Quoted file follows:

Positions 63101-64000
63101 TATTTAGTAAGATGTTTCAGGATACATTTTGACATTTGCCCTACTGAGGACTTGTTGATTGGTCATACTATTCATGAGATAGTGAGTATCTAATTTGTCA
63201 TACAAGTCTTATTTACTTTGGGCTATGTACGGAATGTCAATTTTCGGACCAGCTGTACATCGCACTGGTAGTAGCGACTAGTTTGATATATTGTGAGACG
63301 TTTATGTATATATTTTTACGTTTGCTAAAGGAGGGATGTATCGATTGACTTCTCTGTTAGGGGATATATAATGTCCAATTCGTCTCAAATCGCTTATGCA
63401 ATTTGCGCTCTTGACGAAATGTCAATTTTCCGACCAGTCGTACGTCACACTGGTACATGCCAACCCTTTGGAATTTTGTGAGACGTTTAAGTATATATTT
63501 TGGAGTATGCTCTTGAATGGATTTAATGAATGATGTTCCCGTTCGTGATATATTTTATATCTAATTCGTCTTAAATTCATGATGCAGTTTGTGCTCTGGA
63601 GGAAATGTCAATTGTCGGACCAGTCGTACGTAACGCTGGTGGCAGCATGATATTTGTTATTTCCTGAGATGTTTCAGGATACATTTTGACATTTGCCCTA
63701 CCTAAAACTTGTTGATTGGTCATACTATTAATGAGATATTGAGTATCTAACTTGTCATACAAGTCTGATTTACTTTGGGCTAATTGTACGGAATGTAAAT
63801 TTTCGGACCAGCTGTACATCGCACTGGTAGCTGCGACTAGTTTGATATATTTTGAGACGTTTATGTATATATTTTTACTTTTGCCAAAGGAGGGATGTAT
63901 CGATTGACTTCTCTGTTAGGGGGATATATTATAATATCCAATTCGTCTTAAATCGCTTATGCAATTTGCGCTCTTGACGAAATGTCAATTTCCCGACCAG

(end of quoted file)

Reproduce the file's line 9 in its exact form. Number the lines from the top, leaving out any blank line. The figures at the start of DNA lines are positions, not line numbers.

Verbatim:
63801 TTTCGGACCAGCTGTACATCGCACTGGTAGCTGCGACTAGTTTGATATATTTTGAGACGTTTATGTATATATTTTTACTTTTGCCAAAGGAGGGATGTAT